When the Mayflower pilgrims and the Wampanoag sat down for the first Thanksgiving in 1621, it wasn’t actually that big of a deal. Likely, it was just a routine English harvest celebration. More significant—and less remembered—was the peace treaty that the parties established seven months earlier, which lasted for 50 years.
“There’s in fact very little historical record of the first Thanksgiving, which is why Thanksgiving wasn’t really celebrated as a holiday until the 19th century,” says Charles C. Mann, author of 1491: New Revelations of the Americas Before Columbus. “To historians, it seems kind of funny that the celebration … now seems more important than the treaty itself.”
President Abraham Lincoln established Thanksgiving as a national holiday during the Civil War, and the feast has since become an American tradition. Yet the story of the Wampanoag and the pilgrims who first broke bread is not commonly known. (Learn about National Geographic’s television drama about their story.)
Here’s a little background about the much-mythologized meal.
1. It wasn’t actually a “Thanksgiving.”
In 1841, Boston publisher Alexander Young printed a book containing a letter by pilgrim Edward Winslow, which described the feast:
“[O]ur harvest being gotten in, our governor sent four men on fowling, that so we might after a more special manner rejoice together … [There were] many of the Indians coming amongst us, and among the rest their greatest King Massasoit, with some ninety men, whom for three days we entertained and feasted.”
Among 17th-century pilgrims, a “Thanksgiving” was actually a period of prayerful fasting, and Winslow did not use the word anywhere in his letter. But when Young published the letter, he called it the “first Thanksgiving” in a footnote, and the name stuck. (Read what the Wampanoag and pilgrims ate at their feast.)
2. A year before the first Thanksgiving, the pilgrims raided Native American graves.
When the pilgrims arrived in Cape Cod, they were incredibly unprepared. “They were under the persistent belief that because New England is south of the Netherlands and southern England, it would therefore be warmer,” says Mann. “Then they showed up six weeks before winter with practically no food.”
In a desperate state, the pilgrims robbed corn from Native Americans graves and storehouses soon after they arrived; but because of their overall lack of preparation, half of them still died within their first year. To learn how to farm sustainably, they eventually required help from Tisquantum, an English-speaking Native American who had been staying with the Wampanoag.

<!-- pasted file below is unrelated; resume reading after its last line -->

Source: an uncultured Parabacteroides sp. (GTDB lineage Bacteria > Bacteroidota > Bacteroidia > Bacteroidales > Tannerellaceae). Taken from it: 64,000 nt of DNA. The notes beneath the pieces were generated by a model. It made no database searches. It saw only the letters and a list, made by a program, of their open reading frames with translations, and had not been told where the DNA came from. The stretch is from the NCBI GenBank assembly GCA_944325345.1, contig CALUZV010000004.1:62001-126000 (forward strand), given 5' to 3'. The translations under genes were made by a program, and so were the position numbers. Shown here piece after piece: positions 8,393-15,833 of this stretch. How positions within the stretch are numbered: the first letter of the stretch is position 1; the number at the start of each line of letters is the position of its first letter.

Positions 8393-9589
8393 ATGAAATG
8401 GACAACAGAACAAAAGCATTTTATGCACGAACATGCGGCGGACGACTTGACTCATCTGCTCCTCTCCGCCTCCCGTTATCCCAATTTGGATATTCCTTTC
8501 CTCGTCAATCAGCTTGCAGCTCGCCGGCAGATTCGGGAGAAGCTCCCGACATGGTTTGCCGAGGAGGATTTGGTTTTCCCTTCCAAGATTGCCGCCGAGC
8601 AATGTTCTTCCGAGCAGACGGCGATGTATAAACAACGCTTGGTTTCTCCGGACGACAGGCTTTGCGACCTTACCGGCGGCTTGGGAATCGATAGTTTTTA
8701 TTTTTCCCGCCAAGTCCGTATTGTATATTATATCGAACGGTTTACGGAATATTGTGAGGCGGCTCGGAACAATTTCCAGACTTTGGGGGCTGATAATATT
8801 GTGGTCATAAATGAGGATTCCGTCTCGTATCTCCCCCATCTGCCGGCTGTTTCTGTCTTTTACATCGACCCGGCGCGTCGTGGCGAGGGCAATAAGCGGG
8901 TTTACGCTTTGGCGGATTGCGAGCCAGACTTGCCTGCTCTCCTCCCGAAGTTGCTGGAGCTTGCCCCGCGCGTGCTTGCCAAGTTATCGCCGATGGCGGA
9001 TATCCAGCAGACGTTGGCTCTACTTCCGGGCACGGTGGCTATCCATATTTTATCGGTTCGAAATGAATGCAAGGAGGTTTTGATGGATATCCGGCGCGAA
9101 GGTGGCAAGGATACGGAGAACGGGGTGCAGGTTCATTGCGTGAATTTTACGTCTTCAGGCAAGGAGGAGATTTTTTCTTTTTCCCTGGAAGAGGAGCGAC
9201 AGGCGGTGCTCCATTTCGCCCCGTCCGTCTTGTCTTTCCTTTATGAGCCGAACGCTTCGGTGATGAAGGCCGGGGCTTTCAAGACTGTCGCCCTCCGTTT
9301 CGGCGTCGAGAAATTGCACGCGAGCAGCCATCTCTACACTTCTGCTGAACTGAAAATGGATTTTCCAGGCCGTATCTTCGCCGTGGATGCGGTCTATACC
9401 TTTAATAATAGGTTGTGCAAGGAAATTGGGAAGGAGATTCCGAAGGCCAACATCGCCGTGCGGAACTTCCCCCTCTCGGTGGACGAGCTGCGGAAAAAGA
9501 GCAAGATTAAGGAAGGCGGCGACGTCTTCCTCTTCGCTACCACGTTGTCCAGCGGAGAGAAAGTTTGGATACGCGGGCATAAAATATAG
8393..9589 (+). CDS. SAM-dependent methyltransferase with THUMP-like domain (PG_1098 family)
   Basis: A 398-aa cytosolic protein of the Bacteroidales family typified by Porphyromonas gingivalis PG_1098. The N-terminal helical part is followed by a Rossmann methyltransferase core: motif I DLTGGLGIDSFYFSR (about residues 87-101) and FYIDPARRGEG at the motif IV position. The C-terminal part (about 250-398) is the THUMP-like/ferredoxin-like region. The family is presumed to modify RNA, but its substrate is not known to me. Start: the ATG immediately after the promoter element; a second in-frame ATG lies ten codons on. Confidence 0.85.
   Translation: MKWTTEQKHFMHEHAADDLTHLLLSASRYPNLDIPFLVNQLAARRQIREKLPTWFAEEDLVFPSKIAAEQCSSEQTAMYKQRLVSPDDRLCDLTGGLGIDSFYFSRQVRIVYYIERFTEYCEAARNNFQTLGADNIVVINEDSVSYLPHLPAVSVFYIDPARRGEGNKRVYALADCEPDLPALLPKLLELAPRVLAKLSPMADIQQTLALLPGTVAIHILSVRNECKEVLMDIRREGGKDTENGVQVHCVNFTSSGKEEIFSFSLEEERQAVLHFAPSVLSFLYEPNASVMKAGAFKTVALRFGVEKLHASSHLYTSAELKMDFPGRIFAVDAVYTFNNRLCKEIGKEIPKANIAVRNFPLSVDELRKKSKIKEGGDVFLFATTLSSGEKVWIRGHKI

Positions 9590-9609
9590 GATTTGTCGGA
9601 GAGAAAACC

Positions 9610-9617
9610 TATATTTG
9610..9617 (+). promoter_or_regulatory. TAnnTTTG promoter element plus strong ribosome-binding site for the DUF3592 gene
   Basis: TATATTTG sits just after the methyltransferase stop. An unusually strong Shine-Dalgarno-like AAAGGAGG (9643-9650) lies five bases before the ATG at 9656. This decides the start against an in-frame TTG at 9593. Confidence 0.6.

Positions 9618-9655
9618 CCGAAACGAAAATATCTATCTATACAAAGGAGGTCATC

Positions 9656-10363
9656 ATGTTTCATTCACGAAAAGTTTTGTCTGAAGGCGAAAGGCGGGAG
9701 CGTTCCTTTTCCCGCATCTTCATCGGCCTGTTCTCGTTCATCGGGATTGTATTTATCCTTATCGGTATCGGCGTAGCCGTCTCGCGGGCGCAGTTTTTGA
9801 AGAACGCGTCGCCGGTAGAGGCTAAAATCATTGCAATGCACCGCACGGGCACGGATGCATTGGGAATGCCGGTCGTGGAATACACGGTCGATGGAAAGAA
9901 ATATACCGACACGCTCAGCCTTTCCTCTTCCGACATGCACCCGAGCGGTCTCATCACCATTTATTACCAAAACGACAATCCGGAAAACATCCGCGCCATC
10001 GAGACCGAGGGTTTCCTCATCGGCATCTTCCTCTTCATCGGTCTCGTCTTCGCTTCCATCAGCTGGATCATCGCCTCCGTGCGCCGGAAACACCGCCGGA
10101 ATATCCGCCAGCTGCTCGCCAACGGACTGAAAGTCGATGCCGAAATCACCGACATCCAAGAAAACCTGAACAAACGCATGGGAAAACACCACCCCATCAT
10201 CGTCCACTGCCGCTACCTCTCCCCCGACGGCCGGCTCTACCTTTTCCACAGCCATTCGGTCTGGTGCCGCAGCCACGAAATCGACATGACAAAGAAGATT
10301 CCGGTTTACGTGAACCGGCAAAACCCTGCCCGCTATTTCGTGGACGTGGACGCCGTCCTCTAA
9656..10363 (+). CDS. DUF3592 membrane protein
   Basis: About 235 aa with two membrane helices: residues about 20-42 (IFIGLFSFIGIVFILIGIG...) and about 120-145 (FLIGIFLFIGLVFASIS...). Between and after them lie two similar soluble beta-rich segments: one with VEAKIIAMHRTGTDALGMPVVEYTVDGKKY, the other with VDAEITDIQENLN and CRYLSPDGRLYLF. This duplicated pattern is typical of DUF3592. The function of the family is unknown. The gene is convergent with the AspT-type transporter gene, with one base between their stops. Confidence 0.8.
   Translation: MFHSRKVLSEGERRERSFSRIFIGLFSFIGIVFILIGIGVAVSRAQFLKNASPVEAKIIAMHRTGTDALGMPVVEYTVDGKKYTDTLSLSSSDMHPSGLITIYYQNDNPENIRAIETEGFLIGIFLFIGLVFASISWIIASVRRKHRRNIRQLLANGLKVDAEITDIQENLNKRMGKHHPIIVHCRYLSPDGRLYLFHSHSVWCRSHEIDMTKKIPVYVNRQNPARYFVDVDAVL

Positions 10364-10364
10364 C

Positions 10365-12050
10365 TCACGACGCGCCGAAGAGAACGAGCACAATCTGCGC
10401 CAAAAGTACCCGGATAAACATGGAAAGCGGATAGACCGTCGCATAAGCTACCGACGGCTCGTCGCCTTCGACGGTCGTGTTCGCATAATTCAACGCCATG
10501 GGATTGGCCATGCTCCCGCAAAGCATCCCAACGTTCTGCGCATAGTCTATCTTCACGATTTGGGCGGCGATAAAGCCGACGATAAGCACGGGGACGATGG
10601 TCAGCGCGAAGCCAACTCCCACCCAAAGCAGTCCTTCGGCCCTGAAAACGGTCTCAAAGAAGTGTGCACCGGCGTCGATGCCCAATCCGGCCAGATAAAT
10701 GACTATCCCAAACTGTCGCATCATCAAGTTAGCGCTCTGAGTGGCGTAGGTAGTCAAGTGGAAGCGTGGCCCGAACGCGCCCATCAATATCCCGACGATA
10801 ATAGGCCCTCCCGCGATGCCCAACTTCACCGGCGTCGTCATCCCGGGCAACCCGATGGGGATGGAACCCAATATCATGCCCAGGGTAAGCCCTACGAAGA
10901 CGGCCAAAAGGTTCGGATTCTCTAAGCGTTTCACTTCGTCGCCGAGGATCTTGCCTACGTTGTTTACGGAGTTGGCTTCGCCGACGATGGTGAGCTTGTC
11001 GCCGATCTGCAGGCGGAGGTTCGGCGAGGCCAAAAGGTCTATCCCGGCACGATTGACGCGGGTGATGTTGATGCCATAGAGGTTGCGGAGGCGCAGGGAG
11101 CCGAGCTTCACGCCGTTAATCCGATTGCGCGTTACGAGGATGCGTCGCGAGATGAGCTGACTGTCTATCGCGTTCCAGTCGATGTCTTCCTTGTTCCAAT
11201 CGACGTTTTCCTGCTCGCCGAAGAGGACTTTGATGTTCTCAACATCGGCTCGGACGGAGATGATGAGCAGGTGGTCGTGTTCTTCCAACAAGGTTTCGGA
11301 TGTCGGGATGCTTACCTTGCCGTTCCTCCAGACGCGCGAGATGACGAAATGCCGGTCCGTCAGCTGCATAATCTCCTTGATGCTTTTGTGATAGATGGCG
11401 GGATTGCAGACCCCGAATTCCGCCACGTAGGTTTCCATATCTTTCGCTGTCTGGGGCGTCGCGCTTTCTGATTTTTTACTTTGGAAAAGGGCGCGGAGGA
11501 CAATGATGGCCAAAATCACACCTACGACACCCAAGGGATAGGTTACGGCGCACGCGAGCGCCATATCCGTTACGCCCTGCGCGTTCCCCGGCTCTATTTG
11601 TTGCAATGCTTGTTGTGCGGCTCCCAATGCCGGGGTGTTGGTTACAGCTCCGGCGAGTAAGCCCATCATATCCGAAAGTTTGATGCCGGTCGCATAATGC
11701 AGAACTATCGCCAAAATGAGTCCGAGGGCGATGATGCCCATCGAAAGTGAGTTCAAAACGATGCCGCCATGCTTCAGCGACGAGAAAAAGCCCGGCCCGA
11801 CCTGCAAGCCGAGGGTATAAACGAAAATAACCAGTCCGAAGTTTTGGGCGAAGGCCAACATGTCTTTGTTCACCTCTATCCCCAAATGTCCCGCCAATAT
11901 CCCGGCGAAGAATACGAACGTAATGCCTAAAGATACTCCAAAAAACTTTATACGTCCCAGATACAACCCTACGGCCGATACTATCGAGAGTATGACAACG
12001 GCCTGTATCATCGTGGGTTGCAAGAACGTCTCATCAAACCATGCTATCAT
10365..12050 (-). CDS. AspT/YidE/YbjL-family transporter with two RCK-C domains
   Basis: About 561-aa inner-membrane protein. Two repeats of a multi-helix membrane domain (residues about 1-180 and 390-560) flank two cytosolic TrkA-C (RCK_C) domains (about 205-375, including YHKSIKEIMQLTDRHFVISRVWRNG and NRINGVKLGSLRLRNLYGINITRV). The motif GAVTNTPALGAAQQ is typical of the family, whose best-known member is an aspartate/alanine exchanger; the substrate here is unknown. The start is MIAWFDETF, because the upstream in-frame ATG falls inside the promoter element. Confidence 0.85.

3. The pilgrims could only settle at Plymouth because thousands of Native Americans, including many Wampanoag, had been killed by disease.
If the pilgrims had arrived in Cape Cod three years earlier, they might not have found those abandoned graves and storehouses … in fact, they might not have had space to land.
Europeans who sailed to New England in the early to mid-1610s found flourishing communities along the coast, and little room for themselves to settle. But by 1620, when the Mayflower arrived, the area looked abandoned.
“A couple of years before, there’d been an epidemic that wiped out most of the coastal population of New England, and Plymouth was on top of a village that had been deserted by disease,” says Mann.
“The pilgrims didn’t know it, but they were moving into a cemetery,” he adds.
4. The peace that led to the first Thanksgiving was driven by trade and tribal rivalries.
Before the Wampanoag suffered losses from disease, they had driven Europeans like John Smith away. “Now,” says Mann, “the Wampanoag [were] much weaker because of the disease, and they’re much weaker than their hated adversaries, the Narragansett.”
Ann McMullen, curator at the National Museum of the American Indian, says that the Wampanoag weren’t necessarily looking to make alliances against the Narragansett; but “because the Wampanoag were in a slightly weakened position,” they realized that an alliance with the pilgrims “could fortify their strength.”
The Europeans were valuable trading partners for the Wampanoag and other Native Americans in the area because they traded steel knives and axes for beaver pelts—something that, in the beaver-rich New England area, the Wampanoag considered essentially worthless.
“It’s a little like somebody comes to your door, and says I’ll give you gold if you give me a rock,” Mann says. “The Wampanoag thought: if we tie ourselves to these guys, everybody else will be hesitant to attack us, because they could drive away these people who are willing to pay gold for rocks.”